Both twins were officially diagnosed with autism at 5 years old and sent to a special needs school.  James wouldn’t mix with the other children and remained detached from people. He preferred the company of animals to people.  James was nearly 8 years old and couldn’t read or write and showed no signs of progressing in that direction at all.

Looking back it is always difficult to think of that one defining moment that changed his life forever and set him on a very different course in life…but it really all did start with a leaflet coming through our door advertising dance classes for fun. It was a local venue and said no experience needed! I took both James and his twin George along. George didn’t like it but James loved it. It was a chance for him to take off his splints and dance barefoot. He must have felt an immense sense of freedom in the movement. He continued going twice a weekand after a few weeks the teacher asked if he wanted to officially join the dance school. He went to his first dance competition a few weeks later and won a trophy!

Within 6 months of starting dancing, James no longer needed the splints and boots as his tendons had stretched naturally and he was reading and writing!

James loved his disco dancing and made a documentary with BBC about his life and his autism. Duringfilming he was taken to see a balletand that was it!!! He decided right there and then he wanted to be a famous ballet dancer one day. He was 10 years old and wanted to go to full time ballet school.  I had always thought that ballet schools were for the rich and privileged. We were a low income family and had no financial means to pay for a place at a ballet school.

We were lucky enough to find a teacher locally who said James showed some good potential and had the right body type for ballet so he started taking lessons and took his RAD exams there. He managed to get distinctions in all his exams in just over a year whilst he was there. He was taking a dance exam every few months. She suggested that we apply to some of the bigger UK schools which we didand James was offered a full scholarship to The Hammond Ballet School.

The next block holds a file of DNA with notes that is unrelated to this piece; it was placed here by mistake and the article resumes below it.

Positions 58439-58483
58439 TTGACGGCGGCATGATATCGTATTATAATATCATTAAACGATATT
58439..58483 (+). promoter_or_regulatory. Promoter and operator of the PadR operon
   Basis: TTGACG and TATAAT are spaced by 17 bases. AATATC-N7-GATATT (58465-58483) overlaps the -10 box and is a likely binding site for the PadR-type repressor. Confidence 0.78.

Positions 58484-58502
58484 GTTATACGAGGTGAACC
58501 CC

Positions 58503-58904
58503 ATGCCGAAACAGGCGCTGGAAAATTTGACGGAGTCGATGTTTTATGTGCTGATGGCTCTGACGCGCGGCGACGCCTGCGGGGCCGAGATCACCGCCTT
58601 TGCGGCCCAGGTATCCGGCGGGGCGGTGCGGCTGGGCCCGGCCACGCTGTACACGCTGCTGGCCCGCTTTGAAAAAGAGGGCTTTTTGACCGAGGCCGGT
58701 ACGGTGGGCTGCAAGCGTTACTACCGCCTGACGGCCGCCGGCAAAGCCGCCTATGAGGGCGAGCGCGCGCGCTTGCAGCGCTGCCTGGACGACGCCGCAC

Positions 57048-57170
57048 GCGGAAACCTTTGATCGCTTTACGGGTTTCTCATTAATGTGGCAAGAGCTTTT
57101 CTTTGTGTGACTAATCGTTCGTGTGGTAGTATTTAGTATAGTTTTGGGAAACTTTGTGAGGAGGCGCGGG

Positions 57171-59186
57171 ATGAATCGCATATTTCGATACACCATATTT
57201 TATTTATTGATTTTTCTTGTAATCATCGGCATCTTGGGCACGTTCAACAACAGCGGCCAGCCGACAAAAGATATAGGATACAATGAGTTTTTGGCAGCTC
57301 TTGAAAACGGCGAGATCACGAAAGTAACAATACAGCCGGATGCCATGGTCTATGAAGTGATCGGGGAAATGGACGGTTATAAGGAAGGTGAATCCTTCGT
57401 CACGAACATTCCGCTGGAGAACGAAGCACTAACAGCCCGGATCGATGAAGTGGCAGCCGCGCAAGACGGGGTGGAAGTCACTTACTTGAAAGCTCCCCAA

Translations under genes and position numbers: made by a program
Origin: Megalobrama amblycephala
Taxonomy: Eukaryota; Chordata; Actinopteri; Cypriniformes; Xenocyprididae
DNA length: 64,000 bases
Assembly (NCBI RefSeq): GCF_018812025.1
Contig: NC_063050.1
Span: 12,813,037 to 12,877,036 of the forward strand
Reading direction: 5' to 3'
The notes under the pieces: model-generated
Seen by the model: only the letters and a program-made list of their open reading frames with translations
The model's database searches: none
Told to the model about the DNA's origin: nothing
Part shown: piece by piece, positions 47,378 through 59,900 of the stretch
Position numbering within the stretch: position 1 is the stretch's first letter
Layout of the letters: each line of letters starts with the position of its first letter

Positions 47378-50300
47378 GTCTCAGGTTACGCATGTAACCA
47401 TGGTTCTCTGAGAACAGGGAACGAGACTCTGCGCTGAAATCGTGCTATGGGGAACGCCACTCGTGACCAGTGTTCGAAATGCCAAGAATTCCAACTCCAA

During this time, James decided to apply for a Talent show on TV called Britains got Talent. To our enormous surprise he got through to the live shows. We were astonished as there are over 50,000 people apply each year. James made it through to the finals of the show and went on tour with the finalists. He had made it to the last 8 acts in the competition.  He became an overnight celebrity and couldn’t go outside without being asked for a photo or an autograph.

The show had a positive influence on his life and gave him a platform to raise autism awareness and perform for autism charities. It gave him some wonderful performance opportunities. He has danced in all the major stadiums in the UK, been honoured in Times Square New York, opened the World Autism Conference in San Sebastian and chosen to carry the Olympic flame because of his inspirational work.

There has been a personal cost to the family. We haven’t been able to spend as much time together as a family because James is away from home a lotand we haven’t had a holiday for over 3 years.  Any spare money was always spent on James’s dancing.

George has now found a hobby which he hopes to take further. He is attending Taekwondo classesand within a few months of taking classes, he won the under 14 Scottish Taekwondo title. He is now ready to compete in Wales next month hoping to add a Welsh title to his achievements.

Both boys have a determination and drive that is remarkable and shows that with the right encouragement and support someone with autism can achieve great things.

When James was on Britain’s got Talent, he told the judges, “Dancing is my life!”

Dancing is all James lives for. It is the focus of every day for him. His dream is to be a world famous ballet dancer.

My advice to everyone out there …”DREAM BIG!”

Please help out. James is trying to get to Canada this fall. He has been nominated for an award through the Performing Arts Youth category at the International Naturally Autistic People Awards, based in Vancouver, Canada. He will also perform there. The link to donate is: http://www.gofundme.com/3nqi7o

 

James & his mum!

James & his mum!